"It has gotten to a point now where everyone expects so much from these brands that rely on experience, that you really need to segment your populations," said Ronnie Farzad, Principal, Spark Cooperative. "What SET does for these brands is actually allow them to spend a significant amount of time up front planning for those processes and planning for those people who are going to show up at the pier, but it basically takes all the guess work on the adjustments they have to make on a cruise by cruise basis during rain-or-shine scenarios, or when itineraries change.  They experience design up front, and it creates all the tools for their teams to be able to actually execute that on the go."

SET offers flexible plans to span the marketplace: from international enterprises with multiple brands and properties to single-property portfolios. The software comes with responsive and reliable support, and because it’s web-based, it can be accessed from anywhere at any time.

What this software aims to do is attempt to disrupt process that has been done traditionally by historical experience, and instead infuse data and analytics into the modeling and simulation tool to give cruise lines an operational plan.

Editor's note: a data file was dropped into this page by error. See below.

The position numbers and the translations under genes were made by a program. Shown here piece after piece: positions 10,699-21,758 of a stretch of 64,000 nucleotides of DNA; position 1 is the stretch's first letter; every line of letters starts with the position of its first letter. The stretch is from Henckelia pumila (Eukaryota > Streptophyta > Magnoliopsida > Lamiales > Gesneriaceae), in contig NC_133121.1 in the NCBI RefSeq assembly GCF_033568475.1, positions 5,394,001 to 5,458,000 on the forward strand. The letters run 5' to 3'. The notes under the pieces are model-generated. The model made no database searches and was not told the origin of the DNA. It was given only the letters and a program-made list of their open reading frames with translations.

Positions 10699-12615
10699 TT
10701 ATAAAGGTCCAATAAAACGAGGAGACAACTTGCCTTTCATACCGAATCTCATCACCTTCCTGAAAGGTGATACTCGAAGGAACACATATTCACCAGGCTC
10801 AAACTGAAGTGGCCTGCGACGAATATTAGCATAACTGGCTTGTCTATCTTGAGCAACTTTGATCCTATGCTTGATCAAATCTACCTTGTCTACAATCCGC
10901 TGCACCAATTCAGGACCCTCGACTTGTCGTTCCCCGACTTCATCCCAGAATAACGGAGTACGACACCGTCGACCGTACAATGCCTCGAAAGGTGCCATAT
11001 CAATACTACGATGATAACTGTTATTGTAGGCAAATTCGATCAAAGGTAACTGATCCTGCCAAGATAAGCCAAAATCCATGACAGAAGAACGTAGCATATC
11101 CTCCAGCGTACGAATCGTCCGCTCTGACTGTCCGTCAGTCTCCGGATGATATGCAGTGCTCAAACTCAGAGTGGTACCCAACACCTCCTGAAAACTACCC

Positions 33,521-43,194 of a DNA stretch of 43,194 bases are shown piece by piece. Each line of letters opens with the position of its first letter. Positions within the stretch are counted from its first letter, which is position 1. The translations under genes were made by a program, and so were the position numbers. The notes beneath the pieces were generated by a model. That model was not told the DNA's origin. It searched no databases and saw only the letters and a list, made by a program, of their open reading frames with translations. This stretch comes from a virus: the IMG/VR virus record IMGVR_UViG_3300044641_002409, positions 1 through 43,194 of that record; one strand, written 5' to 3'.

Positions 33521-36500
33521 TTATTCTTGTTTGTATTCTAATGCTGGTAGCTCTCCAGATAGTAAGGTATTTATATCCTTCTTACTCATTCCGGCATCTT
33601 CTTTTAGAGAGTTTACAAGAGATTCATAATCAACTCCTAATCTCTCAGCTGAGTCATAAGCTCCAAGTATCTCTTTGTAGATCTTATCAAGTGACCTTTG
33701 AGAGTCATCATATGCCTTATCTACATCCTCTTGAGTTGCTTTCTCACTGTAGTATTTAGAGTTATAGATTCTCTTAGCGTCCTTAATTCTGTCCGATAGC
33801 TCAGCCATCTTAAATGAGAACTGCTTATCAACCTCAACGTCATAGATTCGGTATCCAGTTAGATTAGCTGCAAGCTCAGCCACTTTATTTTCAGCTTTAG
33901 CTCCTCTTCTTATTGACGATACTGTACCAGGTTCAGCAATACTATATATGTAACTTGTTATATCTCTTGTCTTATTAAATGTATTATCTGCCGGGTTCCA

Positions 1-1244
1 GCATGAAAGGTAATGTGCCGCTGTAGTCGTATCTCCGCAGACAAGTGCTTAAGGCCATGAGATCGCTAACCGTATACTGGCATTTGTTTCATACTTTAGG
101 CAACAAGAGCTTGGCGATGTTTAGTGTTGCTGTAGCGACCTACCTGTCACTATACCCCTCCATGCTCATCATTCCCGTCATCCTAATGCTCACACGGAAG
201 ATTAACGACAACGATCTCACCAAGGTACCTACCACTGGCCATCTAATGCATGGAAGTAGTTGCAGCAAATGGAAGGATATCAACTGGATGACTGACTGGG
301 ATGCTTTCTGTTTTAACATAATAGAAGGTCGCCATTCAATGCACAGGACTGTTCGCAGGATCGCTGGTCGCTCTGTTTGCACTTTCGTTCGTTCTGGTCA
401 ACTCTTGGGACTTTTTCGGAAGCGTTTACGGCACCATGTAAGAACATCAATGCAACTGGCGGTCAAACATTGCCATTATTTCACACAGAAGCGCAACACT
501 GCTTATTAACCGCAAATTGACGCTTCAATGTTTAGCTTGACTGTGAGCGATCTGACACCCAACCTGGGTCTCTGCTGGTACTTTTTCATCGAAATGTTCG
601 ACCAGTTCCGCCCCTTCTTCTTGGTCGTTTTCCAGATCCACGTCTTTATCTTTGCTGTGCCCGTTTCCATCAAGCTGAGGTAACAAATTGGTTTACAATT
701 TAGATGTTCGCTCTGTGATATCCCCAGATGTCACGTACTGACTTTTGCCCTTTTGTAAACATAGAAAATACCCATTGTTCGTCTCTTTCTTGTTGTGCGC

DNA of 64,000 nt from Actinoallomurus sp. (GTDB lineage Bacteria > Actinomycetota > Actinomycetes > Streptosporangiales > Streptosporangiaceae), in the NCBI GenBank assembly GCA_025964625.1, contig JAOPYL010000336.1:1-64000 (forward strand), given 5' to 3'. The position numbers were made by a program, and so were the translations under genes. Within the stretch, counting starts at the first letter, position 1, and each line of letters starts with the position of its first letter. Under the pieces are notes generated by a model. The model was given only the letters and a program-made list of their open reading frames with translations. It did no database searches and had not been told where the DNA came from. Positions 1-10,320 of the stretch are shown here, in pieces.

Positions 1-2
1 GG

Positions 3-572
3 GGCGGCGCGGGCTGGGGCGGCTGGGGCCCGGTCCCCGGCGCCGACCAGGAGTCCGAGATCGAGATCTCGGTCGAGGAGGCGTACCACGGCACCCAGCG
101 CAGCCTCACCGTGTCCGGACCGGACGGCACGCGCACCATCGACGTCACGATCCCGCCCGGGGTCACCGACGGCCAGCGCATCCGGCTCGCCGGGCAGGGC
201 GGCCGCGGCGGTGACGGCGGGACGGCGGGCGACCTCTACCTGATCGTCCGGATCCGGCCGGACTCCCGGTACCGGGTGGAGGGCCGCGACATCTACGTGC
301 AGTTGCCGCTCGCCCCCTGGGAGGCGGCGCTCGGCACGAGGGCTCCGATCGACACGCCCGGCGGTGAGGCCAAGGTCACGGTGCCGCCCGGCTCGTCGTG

Belz talked about the impetus for SET is as much a market demand today as it will be going forward, "Just looking at the roadmap of the industry, so many ships coming online in the next 10 years, so many more guest experiences, way more complex and exciting demographics coming onboard.  The industry is going to be hungry for a way to address these new cruises."

Farzad explained, “For hospitality companies, carrying forward experiences delivered to the previous properties worked for a period of time. In the experience economy, brands are asking how can we differentiate further? And that’s exactly what we want to do. We want to make it a data-driven and design-driven process.”